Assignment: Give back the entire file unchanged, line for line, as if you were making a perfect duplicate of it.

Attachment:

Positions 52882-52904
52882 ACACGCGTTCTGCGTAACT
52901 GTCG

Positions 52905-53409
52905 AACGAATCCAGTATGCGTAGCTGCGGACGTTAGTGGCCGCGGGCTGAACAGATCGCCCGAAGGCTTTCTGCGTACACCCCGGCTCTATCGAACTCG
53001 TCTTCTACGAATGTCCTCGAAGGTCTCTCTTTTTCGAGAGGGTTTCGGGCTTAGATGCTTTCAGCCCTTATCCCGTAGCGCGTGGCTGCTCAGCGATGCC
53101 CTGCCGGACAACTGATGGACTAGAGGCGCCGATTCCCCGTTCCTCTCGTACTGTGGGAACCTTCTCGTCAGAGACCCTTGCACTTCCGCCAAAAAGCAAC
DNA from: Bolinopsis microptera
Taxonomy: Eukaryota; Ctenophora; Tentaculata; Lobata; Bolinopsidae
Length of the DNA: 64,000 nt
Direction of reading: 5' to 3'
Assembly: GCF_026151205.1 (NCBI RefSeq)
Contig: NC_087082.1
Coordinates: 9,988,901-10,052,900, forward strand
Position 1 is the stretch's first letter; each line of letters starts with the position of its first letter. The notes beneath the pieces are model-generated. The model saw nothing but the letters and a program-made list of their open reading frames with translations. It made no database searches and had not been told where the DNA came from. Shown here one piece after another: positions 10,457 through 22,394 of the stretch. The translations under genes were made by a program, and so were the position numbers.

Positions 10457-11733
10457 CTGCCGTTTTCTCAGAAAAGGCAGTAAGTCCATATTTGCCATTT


Positions 52882-52904
52882 ACACGCGTTCTGCGTAACT
52901 GTCG

Positions 52905-53409
52905 AACGAATCCAGTATGCGTAGCTGCGGACGTTAGTGGCCGCGGGCTGAACAGATCGCCCGAAGGCTTTCTGCGTACACCCCGGCTCTATCGAACTCG
53001 TCTTCTACGAATGTCCTCGAAGGTCTCTCTTTTTCGAGAGGGTTTCGGGCTTAGATGCTTTCAGCCCTTATCCCGTAGCGCGTGGCTGCTCAGCGATGCC
53101 CTGCCGGACAACTGATGGACTAGAGGCGCCGATTCCCCGTTCCTCTCGTACTGTGGGAACCTTCTCGTCAGAGACCCTTGCACTTCCGCCAAAAAGCAAC
DNA from: Bolinopsis microptera
Taxonomy: Eukaryota; Ctenophora; Tentaculata; Lobata; Bolinopsidae
Length of the DNA: 64,000 nt
Direction of reading: 5' to 3'
Assembly: GCF_026151205.1 (NCBI RefSeq)
Contig: NC_087082.1
Coordinates: 9,988,901-10,052,900, forward strand
Position 1 is the stretch's first letter; each line of letters starts with the position of its first letter. The notes beneath the pieces are model-generated. The model saw nothing but the letters and a program-made list of their open reading frames with translations. It made no database searches and had not been told where the DNA came from. Shown here one piece after another: positions 10,457 through 22,394 of the stretch. The translations under genes were made by a program, and so were the position numbers.

Positions 10457-11733
10457 CTGCCGTTTTCTCAGAAAAGGCAGTAAGTCCATATTTGCCATTT